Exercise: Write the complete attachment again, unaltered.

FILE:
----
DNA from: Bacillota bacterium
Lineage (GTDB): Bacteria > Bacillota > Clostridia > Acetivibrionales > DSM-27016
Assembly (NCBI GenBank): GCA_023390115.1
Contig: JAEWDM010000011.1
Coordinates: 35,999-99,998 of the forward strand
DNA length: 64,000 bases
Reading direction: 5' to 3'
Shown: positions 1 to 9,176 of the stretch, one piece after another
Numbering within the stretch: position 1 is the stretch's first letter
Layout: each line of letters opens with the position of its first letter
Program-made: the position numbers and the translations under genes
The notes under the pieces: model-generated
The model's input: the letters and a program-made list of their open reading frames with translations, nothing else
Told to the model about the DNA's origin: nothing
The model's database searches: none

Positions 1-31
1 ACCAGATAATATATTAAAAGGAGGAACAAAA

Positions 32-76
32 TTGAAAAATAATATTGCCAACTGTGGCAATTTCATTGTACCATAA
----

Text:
DNA from: Bacillota bacterium
Lineage (GTDB): Bacteria > Bacillota > Clostridia > Acetivibrionales > DSM-27016
Assembly (NCBI GenBank): GCA_023390115.1
Contig: JAEWDM010000011.1
Coordinates: 35,999-99,998 of the forward strand
DNA length: 64,000 bases
Reading direction: 5' to 3'
Shown: positions 1 to 9,176 of the stretch, one piece after another
Numbering within the stretch: position 1 is the stretch's first letter
Layout: each line of letters opens with the position of its first letter
Program-made: the position numbers and the translations under genes
The notes under the pieces: model-generated
The model's input: the letters and a program-made list of their open reading frames with translations, nothing else
Told to the model about the DNA's origin: nothing
The model's database searches: none

Positions 1-31
1 ACCAGATAATATATTAAAAGGAGGAACAAAA

Positions 32-76
32 TTGAAAAATAATATTGCCAACTGTGGCAATTTCATTGTACCATAA